The “Imperial” vs “Royal Imperial” distinction has always intrigued me. This catalog implies that the “hand finishing/polishing” of uppers is the only distinction, at least in circa 1969 times. Now, excuse my skeptical (cynical? )nature, but I kind of figured that, in later years, Florsheim pushed the “Royal” to assure the public that “the quality is still there” as they continued to fight loss of customers in the increasingly price-sensitive world market.
Your thoughts please, David…
In my opinion, the Royal Imperial shoes of the 1960s were slightly better than the 1960s Imperial shoes. The Royal Imperial shoes of the early 1990s tried to reestablish a quality product. Avoid the 1990s corrected leather Royal Imperials.
John, this style of shoe became very popular with youth in the early 1970’s in the UK. I don’t recall the Florsheim name but it was the Imperial on offer having 5 nails in the sole and the ‘suicide’ heel. Likely it was modified and re-badged for export. They were referred to as brogues, without the distinction of being ‘long wing’, a US rather than UK style, and were known as ‘Royals’. Burgundy was the preferred colour, as cherry red was with Doc Martens, and I doubt whether cordovan was on offer.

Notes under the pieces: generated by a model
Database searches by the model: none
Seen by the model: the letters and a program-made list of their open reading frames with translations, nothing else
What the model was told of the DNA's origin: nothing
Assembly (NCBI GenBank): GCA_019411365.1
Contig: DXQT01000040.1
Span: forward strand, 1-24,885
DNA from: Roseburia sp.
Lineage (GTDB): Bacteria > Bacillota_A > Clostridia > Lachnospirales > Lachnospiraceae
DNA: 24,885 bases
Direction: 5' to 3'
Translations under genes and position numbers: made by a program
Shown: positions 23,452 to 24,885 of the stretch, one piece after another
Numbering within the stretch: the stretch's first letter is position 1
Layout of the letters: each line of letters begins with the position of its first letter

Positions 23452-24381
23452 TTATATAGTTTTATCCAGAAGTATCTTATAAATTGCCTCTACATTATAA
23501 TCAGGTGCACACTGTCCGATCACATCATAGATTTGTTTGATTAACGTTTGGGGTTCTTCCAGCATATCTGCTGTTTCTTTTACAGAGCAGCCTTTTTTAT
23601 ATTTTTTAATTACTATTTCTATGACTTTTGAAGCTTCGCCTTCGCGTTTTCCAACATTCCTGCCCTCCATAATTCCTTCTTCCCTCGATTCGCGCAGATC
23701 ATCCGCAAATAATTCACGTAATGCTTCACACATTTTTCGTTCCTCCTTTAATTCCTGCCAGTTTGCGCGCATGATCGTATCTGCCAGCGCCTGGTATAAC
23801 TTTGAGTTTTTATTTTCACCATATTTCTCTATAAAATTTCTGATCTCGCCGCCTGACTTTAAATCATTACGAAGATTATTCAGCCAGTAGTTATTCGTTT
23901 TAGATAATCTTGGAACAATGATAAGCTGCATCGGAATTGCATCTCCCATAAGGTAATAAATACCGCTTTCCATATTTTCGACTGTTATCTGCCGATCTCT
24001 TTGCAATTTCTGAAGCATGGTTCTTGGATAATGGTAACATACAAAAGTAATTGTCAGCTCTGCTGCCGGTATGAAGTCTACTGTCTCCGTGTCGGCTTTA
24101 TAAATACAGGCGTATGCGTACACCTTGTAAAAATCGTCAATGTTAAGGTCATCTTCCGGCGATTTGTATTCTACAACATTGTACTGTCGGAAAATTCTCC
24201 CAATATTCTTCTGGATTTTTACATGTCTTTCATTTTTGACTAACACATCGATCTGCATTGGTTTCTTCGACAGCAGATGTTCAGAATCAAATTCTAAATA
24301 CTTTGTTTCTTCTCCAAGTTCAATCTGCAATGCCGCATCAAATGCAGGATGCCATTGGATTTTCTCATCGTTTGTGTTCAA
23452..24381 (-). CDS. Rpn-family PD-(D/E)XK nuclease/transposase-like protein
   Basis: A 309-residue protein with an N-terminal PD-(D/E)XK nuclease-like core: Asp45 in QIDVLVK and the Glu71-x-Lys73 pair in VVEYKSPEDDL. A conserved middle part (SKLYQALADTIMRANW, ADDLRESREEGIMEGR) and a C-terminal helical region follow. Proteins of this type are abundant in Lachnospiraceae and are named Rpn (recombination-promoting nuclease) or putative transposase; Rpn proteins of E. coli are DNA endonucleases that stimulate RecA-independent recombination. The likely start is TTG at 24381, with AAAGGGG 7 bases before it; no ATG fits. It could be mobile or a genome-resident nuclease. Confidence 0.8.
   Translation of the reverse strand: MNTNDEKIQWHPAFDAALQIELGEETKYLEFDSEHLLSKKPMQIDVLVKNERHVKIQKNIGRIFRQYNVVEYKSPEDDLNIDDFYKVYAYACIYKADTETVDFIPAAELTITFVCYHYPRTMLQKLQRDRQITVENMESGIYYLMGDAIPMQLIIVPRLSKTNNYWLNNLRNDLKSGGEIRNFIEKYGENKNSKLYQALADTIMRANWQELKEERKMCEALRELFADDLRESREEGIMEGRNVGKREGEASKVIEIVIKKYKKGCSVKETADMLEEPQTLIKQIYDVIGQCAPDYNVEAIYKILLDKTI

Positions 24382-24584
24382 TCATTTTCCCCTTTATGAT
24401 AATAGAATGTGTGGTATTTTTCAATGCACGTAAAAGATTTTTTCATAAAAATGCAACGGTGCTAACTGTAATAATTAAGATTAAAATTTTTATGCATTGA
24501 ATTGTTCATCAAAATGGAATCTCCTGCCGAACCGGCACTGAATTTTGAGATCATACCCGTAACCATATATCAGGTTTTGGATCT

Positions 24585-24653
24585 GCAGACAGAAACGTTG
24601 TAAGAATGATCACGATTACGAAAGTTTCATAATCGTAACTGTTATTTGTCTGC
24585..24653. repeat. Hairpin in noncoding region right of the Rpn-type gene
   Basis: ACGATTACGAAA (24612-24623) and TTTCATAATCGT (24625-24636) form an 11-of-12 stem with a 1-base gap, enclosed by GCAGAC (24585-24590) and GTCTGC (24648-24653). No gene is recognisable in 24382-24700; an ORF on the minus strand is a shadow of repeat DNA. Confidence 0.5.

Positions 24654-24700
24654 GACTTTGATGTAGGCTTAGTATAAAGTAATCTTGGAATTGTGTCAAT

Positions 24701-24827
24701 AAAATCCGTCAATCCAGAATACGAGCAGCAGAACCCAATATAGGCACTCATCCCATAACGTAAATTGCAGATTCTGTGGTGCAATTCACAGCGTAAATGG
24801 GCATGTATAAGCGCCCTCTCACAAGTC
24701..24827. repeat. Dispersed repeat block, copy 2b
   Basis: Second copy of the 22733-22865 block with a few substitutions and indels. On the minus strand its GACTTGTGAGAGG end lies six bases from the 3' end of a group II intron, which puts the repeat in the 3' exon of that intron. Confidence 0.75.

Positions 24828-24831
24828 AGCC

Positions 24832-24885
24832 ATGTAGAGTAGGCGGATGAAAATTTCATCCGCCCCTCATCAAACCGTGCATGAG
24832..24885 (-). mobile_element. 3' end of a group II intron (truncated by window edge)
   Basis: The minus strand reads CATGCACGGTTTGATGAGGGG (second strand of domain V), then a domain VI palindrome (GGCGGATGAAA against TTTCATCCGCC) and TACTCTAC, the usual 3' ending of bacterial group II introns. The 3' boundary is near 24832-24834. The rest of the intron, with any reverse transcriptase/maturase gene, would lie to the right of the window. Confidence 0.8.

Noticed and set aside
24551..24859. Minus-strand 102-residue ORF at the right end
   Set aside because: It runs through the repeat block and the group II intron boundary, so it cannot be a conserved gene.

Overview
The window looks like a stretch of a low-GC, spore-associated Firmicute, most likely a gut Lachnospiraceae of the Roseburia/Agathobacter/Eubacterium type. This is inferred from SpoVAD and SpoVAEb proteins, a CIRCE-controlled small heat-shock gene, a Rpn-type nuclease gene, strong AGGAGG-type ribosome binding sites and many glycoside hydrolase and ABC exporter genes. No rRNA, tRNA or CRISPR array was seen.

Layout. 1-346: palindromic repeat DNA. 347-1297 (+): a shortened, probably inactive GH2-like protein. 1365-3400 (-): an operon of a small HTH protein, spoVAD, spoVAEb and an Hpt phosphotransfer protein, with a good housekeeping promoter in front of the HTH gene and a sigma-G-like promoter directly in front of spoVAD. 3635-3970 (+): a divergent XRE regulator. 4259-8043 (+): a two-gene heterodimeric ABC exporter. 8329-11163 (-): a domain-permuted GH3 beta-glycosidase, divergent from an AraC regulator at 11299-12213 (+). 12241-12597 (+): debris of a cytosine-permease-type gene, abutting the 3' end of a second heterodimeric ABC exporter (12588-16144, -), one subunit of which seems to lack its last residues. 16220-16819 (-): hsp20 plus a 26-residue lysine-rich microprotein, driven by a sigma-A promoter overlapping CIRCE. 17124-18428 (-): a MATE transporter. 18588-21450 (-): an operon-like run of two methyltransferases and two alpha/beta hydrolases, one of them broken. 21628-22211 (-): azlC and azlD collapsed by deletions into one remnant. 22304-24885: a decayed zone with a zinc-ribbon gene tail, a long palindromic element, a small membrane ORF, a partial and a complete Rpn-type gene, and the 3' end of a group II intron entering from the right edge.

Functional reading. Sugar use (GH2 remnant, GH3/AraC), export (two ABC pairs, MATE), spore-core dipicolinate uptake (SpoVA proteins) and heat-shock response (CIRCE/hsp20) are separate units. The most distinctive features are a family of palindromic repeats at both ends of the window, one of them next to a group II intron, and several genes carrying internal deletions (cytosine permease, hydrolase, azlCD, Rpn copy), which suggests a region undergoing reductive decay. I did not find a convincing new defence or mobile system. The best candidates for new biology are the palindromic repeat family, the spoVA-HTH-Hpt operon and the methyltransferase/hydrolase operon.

Any idea how much a pair of Kenmoors were at the time?
I believe a pair of Kenmoor long wings was around $35 in 1970.
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